Interviewer: Together with colleagues, you’ve developed an adolescent version of mentalization based treatment MBT, which is often used to help patients with borderline personality disorder. How does the adolescent version differ from MBT for adults?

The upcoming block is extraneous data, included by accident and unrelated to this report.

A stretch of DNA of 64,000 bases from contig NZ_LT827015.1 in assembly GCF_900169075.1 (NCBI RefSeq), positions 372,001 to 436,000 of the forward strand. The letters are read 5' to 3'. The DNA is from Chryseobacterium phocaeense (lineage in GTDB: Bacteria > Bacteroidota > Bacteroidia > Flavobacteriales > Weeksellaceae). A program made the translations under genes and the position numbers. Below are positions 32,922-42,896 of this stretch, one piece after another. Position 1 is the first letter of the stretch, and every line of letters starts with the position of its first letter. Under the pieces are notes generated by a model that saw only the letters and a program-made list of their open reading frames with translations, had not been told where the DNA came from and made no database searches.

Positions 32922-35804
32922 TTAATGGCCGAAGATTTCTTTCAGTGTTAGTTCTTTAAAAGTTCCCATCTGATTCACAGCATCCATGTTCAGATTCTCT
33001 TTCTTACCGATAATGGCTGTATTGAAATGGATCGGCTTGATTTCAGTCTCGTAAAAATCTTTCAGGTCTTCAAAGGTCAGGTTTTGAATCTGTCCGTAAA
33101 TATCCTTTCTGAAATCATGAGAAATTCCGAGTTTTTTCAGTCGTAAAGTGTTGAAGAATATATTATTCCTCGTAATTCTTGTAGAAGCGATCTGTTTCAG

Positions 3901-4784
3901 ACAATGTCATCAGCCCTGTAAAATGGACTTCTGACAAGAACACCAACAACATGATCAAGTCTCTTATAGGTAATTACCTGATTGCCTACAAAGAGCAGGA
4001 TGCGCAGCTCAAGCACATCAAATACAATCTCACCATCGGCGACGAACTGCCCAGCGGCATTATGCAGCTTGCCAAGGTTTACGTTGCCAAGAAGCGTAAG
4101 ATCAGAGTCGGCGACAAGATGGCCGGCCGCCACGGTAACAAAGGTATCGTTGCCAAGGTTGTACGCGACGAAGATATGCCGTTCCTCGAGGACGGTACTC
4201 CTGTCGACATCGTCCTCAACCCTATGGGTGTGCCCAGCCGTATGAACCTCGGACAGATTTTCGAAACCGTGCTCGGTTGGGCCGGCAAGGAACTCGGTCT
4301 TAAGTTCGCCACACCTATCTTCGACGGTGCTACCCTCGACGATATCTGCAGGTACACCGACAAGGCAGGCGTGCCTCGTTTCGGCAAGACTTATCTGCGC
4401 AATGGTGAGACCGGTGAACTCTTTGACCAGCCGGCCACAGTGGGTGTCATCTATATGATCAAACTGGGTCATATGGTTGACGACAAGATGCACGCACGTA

Dr. Trudie Roussow: It’s a lot of overlap between the two but working with adolescents, one has to bear in mind the adolescent phase of development, which is different from where adults are at. So, young people’s brains are also different. They are far more, far more aware of the social world than adults and even, younger children. They are far more emotionally influenced by the opinion of their peers than anybody else. Emotionally, they are very reactive. I’m talking about the brain and also, a further example of brain studies is that adolescents are incredibly sensitive to the emotional environment around them. So, they have emotional reactions sometimes because somebody next to them has an emotional reaction. It is a degree of heightened sensitivity that we work with. The adolescent phase is a phase that is more vulnerable for mentalization to break down but it is also a phase where there is quite a lot of plasticity because of brain changes. So, it’s a massive period of opportunity for improvement and it’s like a window of opportunity to actually make a difference.